The Superpowers and Nuclear Arms Control: Rhetoric and Reality

By Dennis Menos | Go to book overview
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6
The Endless Negotiations

The superpowers have been negotiating reductions in their strategic arsenals for more than twenty years. They have been negotiating the cessation of nuclear testing even longer (since the mid-1950s). With success eluding them on both accounts, the question logically arises: are the issues involved in these negotiations really so complex as to require this inordinate amount of time to reach a successful conclusion? Or is it possible that the superpowers are merely going through the motions, that their heart is not really in it.


STRATEGIC REDUCTIONS

Strategic Arms Limitation Talks (SALT) I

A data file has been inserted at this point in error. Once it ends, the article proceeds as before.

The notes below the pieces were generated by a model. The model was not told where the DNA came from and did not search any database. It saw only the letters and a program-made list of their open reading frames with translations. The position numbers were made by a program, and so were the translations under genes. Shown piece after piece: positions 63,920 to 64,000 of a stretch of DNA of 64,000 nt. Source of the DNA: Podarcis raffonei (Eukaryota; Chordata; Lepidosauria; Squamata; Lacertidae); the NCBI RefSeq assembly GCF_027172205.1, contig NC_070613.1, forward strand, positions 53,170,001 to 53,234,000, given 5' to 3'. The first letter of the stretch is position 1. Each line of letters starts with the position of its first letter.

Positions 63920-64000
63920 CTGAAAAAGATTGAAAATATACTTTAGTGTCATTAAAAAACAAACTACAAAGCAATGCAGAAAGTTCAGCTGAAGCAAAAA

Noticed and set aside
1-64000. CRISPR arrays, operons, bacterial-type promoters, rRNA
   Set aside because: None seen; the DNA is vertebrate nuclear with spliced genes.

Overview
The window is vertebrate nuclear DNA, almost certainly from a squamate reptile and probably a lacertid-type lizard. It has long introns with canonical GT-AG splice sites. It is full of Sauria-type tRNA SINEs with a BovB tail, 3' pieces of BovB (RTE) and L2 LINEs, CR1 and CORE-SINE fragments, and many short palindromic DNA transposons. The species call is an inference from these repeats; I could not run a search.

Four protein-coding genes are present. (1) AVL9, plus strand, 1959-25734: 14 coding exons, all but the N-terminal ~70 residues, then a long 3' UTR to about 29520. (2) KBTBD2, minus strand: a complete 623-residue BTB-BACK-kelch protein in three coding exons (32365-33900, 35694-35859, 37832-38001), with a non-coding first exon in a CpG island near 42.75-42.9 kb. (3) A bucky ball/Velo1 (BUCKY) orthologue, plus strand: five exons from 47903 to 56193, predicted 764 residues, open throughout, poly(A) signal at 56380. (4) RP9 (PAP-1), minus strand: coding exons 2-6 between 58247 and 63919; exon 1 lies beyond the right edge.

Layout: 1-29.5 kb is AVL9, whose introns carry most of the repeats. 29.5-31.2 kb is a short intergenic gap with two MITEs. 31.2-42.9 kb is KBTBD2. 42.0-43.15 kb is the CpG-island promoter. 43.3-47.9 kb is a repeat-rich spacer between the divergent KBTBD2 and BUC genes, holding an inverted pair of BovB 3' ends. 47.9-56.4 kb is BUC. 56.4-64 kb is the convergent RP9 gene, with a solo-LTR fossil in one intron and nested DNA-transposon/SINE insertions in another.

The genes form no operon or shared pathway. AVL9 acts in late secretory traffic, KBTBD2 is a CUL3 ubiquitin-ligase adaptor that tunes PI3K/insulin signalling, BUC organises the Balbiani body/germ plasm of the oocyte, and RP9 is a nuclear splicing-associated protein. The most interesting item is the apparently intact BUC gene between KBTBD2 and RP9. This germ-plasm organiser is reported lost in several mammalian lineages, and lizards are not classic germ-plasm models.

For the origins of the SALT process (predecessor to the Strategic Arms Reduction Talks [START]) one must look to the days of the Johnson administration. 1 It was President Johnson who, on prodding by then Secretary of Defense Robert S. McNamara, first suggested to the Soviet Union in December 1966 the possibility of bilateral talks on strategic arms limitations. The Soviets seemed interested, but it was not until three years later that negotiations toward a treaty to restrain strategic arms (both offensive and defensive) actually got under way. Not surprisingly, in the intervening years it was business as usual in the weapons laboratories of the superpowers. In the United States, the process of MIRVing warheads was being perfected (MIRV stands for multiple, independently targeted reentry vehicle) and tested, and a decision was made to deploy a "thin" antiballistic missile (ABM) defense against the possibility of a Chinese missile attack. In the

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